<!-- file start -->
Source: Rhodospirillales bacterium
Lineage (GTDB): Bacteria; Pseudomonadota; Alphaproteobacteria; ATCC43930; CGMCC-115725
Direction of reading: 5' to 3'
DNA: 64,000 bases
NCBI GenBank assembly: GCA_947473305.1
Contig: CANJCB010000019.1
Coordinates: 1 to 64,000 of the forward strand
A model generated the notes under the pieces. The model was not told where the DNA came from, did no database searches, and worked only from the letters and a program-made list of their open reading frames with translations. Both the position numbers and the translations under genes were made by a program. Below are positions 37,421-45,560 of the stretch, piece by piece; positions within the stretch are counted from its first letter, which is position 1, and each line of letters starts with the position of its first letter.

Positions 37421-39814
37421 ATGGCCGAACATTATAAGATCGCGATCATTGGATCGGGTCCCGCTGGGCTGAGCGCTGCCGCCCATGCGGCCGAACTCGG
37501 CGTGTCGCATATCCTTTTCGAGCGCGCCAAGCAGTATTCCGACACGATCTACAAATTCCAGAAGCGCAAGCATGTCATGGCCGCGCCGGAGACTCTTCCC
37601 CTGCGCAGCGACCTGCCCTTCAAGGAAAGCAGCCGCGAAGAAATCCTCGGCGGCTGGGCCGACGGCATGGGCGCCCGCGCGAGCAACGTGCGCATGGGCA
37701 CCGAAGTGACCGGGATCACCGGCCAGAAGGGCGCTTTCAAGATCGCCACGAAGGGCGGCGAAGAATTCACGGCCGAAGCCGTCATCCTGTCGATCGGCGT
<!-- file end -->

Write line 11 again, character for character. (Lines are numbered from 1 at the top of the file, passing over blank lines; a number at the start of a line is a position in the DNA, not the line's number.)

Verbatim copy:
37501 CGTGTCGCATATCCTTTTCGAGCGCGCCAAGCAGTATTCCGACACGATCTACAAATTCCAGAAGCGCAAGCATGTCATGGCCGCGCCGGAGACTCTTCCC